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Enduring Panolas sweep Ohio trials
By Norman Winter
Central Mississippi Research & Extension Center
The name Panola says it all: this rugged fall- and winter-bloomer combines the best characteristics of pansies and violas.
A 2000 Mississippi Medallion award winner, the Panola swept the awards from other pansy-type crops in recent Ohio trials.
When the Panola was designated the Mississippi Medallion award winner, there were only six colors and a mix. Today the series boasts 18 hot colors and six mixes.
New in our market is the Panola Fire. It is mahogany red and has a yellow flame appearance that will start off small and enlarge as we head toward next spring. That's right -- spring. Panolas offer exceptional winter hardiness and amazing heat durability for a pansy-type plant.
Also look for the Autumn Blaze mix and Panola Clear mix. The Panola Clear features flowers without blotches and new colors including rose, scarlet and sky blue, which are not yet available in single colors.
The Panola has inherited the best features of its parents. The flowers are not as large as a pansy's but are larger than a viola's. Plants will grow 6 to 8 inches tall. They are prolific bloomers that may have dozens of quarter-sized flowers at one time. For this reason, they deserve a place in the landscape and in containers on the patio or deck. The sheer number of flowers produced makes them every bit as showy -- even from a distance -- as the pansy.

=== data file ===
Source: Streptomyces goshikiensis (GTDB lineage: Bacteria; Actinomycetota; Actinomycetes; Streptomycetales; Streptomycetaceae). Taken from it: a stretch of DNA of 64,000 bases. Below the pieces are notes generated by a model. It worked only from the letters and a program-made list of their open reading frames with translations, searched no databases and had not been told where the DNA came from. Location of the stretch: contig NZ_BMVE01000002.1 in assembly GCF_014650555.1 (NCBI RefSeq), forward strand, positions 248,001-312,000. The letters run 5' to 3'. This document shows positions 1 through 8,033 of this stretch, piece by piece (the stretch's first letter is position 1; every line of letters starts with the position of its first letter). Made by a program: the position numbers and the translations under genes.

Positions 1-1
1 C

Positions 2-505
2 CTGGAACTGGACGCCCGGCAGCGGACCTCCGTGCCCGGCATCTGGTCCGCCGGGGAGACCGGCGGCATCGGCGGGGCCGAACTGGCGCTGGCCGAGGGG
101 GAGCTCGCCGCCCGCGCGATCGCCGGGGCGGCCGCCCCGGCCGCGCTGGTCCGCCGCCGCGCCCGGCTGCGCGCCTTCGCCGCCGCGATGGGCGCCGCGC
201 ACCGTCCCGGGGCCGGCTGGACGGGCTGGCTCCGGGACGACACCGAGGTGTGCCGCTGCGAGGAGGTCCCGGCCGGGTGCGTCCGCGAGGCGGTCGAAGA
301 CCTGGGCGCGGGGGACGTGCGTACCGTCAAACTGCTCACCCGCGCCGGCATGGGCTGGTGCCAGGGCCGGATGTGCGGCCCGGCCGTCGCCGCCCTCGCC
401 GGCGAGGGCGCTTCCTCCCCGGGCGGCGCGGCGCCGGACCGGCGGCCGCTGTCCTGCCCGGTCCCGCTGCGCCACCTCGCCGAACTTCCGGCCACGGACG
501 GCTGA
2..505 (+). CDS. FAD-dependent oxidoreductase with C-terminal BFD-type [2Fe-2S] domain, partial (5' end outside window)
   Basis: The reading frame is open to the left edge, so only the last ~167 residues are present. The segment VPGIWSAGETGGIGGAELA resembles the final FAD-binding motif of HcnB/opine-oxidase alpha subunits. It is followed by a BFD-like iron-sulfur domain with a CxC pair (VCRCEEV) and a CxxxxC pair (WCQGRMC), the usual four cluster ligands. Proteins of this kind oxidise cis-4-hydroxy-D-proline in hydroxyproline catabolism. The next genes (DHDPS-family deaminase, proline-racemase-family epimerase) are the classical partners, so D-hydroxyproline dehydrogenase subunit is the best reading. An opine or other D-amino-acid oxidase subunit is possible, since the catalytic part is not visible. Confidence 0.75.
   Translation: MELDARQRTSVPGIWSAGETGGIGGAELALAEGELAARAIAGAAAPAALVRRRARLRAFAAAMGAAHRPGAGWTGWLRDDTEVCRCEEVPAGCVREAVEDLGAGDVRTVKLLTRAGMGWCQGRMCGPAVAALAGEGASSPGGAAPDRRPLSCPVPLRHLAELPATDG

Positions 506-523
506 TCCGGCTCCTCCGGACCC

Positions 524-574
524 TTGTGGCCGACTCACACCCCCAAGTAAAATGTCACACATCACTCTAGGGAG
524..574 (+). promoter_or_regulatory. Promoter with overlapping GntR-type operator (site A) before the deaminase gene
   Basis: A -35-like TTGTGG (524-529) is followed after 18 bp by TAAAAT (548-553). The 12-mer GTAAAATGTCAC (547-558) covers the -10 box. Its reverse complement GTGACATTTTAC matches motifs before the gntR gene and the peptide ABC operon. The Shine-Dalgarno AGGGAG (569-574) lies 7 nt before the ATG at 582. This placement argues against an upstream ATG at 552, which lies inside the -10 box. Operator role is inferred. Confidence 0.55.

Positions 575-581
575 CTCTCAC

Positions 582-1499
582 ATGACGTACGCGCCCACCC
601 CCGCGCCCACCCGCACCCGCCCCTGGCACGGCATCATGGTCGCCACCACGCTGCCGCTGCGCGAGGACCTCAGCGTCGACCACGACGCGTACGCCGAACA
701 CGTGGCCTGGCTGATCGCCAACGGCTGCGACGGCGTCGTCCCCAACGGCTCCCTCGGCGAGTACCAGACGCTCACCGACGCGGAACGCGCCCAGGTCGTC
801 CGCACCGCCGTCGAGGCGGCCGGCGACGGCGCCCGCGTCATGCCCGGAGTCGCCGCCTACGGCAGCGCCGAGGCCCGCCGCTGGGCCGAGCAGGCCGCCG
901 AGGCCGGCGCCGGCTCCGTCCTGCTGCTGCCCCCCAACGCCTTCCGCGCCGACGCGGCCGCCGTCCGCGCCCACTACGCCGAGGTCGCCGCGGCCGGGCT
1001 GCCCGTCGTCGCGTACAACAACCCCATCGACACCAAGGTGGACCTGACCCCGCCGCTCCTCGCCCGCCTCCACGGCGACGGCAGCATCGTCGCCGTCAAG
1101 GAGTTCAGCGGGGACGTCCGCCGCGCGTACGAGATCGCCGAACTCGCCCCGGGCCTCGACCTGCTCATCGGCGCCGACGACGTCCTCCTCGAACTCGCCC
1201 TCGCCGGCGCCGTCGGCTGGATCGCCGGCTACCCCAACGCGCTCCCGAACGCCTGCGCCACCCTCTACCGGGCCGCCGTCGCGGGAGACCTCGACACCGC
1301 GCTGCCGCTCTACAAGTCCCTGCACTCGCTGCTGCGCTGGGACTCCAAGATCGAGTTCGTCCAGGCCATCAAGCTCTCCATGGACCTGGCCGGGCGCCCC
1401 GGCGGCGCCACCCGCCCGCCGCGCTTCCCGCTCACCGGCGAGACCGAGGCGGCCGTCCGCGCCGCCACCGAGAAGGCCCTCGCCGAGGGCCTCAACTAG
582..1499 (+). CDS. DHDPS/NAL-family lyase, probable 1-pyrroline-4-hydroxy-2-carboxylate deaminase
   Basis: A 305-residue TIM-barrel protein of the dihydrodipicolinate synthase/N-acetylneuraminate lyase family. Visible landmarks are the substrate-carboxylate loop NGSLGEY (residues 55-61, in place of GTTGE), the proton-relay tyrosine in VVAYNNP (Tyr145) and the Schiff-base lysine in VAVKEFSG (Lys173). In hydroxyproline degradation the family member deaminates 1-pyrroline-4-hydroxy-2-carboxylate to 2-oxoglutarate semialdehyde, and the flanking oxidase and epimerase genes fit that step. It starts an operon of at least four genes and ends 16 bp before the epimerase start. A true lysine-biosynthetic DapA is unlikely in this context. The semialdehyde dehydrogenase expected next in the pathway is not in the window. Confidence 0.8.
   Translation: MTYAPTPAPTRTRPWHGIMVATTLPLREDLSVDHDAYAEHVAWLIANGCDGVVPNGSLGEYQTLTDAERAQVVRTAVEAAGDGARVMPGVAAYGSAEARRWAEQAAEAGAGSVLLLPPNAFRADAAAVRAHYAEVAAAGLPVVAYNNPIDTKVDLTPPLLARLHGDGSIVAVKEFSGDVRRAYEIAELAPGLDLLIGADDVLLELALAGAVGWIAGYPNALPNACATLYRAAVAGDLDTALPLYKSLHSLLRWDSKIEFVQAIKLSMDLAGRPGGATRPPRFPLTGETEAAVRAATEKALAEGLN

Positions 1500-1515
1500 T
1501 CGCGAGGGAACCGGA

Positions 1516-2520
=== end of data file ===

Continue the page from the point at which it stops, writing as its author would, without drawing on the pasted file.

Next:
Choose a site in full sun to partial shade and set plants out in October and November for the prettiest displays. Before planting Panolas, prepare the bed by tilling in 3 to 4 inches of organic matter to a depth of 8 to 10 inches. While tilling, incorporate 2 pounds per 100 square feet of a slow-release, 12-6-6 or similar fertilizer.
Plant the Panola at the same depth it is growing in the container. Planting too deeply will most likely prove fatal.
Preparing the soil and adding organic matter is the key to successful growing. One of the easiest ways to prepare beds for any flower is to buy the specially prepared landscape mixes from the local garden center. You've most likely seen public buildings, apartments and malls with some of the prettiest displays in what was a horrendous summer. Landscape specialists buy these special blends by the cubic yard, and you can, too.
Organic matter helps loosen tight clay soils for better water penetration, aeration and root development. Organic matter is important on the Coast and in other locales that have sandy soil. Sand is made up of large particles that cause quick drainage and leaching of nutrients. Organic matter improves the water-holding capacity and helps retain vital nutrients.
Temperatures may still be warm when planting, so make sure to keep the Panolas watered and apply a layer of protective mulch. Panolas are also heavy feeders. Feed monthly with a light application of slow-release fertilizer. Feed those grown in containers every other week with a diluted water-soluble fertilizer. Periodic deadheading will keep the flowers coming.
Panolas combine well with flowering kale, cabbage and snapdragons. Interplant smaller-flowered spring daffodils like Tazettas or Jonquils as you plant the Panolas. By the time the foliage of the daffodils emerges, the Panolas will have grown much larger.
For a show-stopping display, plant a large group of single-colored, 24-inch-tall snapdragons, such as yellow Sonnets or Crowns, to the back of the bed with a mass of the blue Panolas in front.
I remember well the debate over whether or not the Panola should be a Mississippi Medallion award winner. It really wasn't a debate. The concern was that these delightful flowers would still be looking good when it was time to dress up the landscape for spring, and gardeners would be reluctant to pull them.
Get some Panolas this weekend and you may enjoy six or seven months of great bloom.